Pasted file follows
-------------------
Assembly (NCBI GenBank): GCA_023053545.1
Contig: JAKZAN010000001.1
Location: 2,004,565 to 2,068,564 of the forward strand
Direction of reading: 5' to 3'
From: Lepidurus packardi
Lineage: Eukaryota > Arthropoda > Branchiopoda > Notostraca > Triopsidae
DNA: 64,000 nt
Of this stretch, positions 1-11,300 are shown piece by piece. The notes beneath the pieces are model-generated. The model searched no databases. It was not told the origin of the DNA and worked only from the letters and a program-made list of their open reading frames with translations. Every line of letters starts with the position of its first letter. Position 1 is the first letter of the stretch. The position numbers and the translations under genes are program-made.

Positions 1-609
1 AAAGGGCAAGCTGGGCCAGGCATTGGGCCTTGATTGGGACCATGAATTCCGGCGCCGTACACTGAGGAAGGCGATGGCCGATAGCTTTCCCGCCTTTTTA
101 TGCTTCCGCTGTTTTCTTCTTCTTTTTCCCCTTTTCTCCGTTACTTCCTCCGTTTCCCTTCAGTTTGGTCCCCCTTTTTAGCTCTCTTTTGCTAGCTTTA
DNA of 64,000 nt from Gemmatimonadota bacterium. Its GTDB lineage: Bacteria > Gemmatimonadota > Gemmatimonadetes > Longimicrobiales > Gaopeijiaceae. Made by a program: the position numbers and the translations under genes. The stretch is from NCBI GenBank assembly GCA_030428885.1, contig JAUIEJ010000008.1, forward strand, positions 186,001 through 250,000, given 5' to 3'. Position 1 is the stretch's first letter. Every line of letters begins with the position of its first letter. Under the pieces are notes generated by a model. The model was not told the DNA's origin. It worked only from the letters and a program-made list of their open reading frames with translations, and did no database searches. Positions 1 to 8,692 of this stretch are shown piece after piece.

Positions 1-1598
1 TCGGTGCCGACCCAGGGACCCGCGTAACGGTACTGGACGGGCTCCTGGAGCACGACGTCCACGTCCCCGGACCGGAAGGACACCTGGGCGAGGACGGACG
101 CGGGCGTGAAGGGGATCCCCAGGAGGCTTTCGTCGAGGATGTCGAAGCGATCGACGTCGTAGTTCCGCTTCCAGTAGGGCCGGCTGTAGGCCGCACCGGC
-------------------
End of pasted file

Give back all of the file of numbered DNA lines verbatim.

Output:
Assembly (NCBI GenBank): GCA_023053545.1
Contig: JAKZAN010000001.1
Location: 2,004,565 to 2,068,564 of the forward strand
Direction of reading: 5' to 3'
From: Lepidurus packardi
Lineage: Eukaryota > Arthropoda > Branchiopoda > Notostraca > Triopsidae
DNA: 64,000 nt
Of this stretch, positions 1-11,300 are shown piece by piece. The notes beneath the pieces are model-generated. The model searched no databases. It was not told the origin of the DNA and worked only from the letters and a program-made list of their open reading frames with translations. Every line of letters starts with the position of its first letter. Position 1 is the first letter of the stretch. The position numbers and the translations under genes are program-made.

Positions 1-609
1 AAAGGGCAAGCTGGGCCAGGCATTGGGCCTTGATTGGGACCATGAATTCCGGCGCCGTACACTGAGGAAGGCGATGGCCGATAGCTTTCCCGCCTTTTTA
101 TGCTTCCGCTGTTTTCTTCTTCTTTTTCCCCTTTTCTCCGTTACTTCCTCCGTTTCCCTTCAGTTTGGTCCCCCTTTTTAGCTCTCTTTTGCTAGCTTTA
DNA of 64,000 nt from Gemmatimonadota bacterium. Its GTDB lineage: Bacteria > Gemmatimonadota > Gemmatimonadetes > Longimicrobiales > Gaopeijiaceae. Made by a program: the position numbers and the translations under genes. The stretch is from NCBI GenBank assembly GCA_030428885.1, contig JAUIEJ010000008.1, forward strand, positions 186,001 through 250,000, given 5' to 3'. Position 1 is the stretch's first letter. Every line of letters begins with the position of its first letter. Under the pieces are notes generated by a model. The model was not told the DNA's origin. It worked only from the letters and a program-made list of their open reading frames with translations, and did no database searches. Positions 1 to 8,692 of this stretch are shown piece after piece.

Positions 1-1598
1 TCGGTGCCGACCCAGGGACCCGCGTAACGGTACTGGACGGGCTCCTGGAGCACGACGTCCACGTCCCCGGACCGGAAGGACACCTGGGCGAGGACGGACG
101 CGGGCGTGAAGGGGATCCCCAGGAGGCTTTCGTCGAGGATGTCGAAGCGATCGACGTCGTAGTTCCGCTTCCAGTAGGGCCGGCTGTAGGCCGCACCGGC